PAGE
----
Friday, February 25, 2005

Specialization sometimes considered harmful

Bill Tozier has an interesting post about, well, a lot of things, but at least in part about the importance of sometimes trading off depth for breadth. At least, that's one of the things I got out of it. Read it for yourself and judge.

It made me think of a couple of related things: first, the sections about "problem solvers vrs problem creators" and the skills of problem creators in Michael Nielsen's post about the principles of effective research.

Second, the fact that the people I learned the most from during my time at Microsoft really were the "problem creators" and generalists -- they were the people who didn't necessarily know all the ins and outs of a specific technology, but knew something much more important: they knew enough about a particular topic, and other topics, to ask the right questions. These were the questions that exposed an angle that I'd never thought about before or a hole in my logic that would never have occurred to me [or only much later, at the most inopportune time].

Here's the catch, though: I think you need to acquire deep expertise in one [or more] areas in order to really be an effective generalist who can ask the insightful questions and sniff out the anomalies that will prove to be fruitful areas to probe into further. You need the skills, scars and skepticism you acquire in the course of learning all the ins and outs of something, whether that's becoming an expert in process X in species Y, or whether it's building a real-world software system. You need some specialization.

Personally, I've always been torn between being a specialist and a generalist. On the one hand, I enjoyed being The Man when it came to my part of the feature set of Microsoft Application Center 2000, knowing all the ins-and-outs of the code. On the other hand, I also liked getting to influence some of the higher-level decisions involved in building Microsoft's P2P SDK in my dev manager role.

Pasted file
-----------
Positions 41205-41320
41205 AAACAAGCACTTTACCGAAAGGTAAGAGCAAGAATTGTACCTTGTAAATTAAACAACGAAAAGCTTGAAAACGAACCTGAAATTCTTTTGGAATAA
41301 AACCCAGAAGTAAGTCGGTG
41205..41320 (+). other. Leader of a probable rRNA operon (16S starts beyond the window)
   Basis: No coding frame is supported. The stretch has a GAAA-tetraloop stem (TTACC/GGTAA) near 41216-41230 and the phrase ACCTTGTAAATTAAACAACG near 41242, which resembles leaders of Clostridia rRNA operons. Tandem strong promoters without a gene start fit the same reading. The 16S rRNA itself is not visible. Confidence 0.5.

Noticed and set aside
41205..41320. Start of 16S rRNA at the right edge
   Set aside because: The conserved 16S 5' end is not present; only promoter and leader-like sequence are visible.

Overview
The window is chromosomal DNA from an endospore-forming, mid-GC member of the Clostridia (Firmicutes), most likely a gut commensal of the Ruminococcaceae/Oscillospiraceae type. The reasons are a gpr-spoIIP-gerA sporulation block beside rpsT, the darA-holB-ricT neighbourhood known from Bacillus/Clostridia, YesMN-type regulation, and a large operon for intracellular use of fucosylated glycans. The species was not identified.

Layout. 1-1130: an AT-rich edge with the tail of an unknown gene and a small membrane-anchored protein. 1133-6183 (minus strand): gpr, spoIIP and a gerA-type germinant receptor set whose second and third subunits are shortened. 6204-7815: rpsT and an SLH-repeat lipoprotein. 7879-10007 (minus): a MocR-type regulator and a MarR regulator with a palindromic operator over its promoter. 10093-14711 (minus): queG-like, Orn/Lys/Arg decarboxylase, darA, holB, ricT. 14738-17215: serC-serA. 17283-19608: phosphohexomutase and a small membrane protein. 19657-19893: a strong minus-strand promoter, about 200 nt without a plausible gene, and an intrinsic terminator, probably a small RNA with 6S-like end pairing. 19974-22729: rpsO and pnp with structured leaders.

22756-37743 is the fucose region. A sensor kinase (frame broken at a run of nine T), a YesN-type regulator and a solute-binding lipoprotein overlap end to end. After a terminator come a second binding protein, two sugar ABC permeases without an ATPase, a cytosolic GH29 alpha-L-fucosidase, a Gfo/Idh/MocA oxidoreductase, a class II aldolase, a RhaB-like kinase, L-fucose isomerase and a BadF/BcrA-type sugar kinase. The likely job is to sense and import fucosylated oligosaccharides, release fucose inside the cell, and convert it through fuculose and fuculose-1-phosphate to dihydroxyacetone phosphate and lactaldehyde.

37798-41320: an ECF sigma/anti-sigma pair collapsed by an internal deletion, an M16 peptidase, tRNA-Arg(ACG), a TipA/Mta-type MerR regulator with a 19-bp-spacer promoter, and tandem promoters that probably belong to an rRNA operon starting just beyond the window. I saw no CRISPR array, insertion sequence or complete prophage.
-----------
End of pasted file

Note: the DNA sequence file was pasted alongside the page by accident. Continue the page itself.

Overall, though, I'm more of a generalist than a specialist. In keeping with that, I think I'd like to end up being a biotech VC, but I won't feel competent to do that until I've spent some time in industry developing expertise in one or more areas [
and nobody would hire me as a biotech VC until then anyway =)].


Blogger Son2 said...

The whole post was filled with the alternating bitterness and love that, at least, I feel for my various advisors and mentors. (I love this part especially: I remember walking upstairs one day from the biochemistry class, where we had been shown how “best” to whack a mouse’s neck against the lab bench to kill it “humanely,” and finding Norm (as was typical) leaning back in his office chair smoking a cigarette and reading a book. “Whatcha got?” “Plant chromosomes.”)

He also brings up (beginning with that quote, I think), a vague notion that I always try to bring up when I have discussions with people about the role of Science in our lives or about the scientific method or about Intelligent Design or something, which is that what non-scientists experience of Science is always this distilled version of what the researchers are really doing. That the science textbooks always teach generalities, and they're not always the right generalities. That was what resonated most for me in this post.

11:56 PM  

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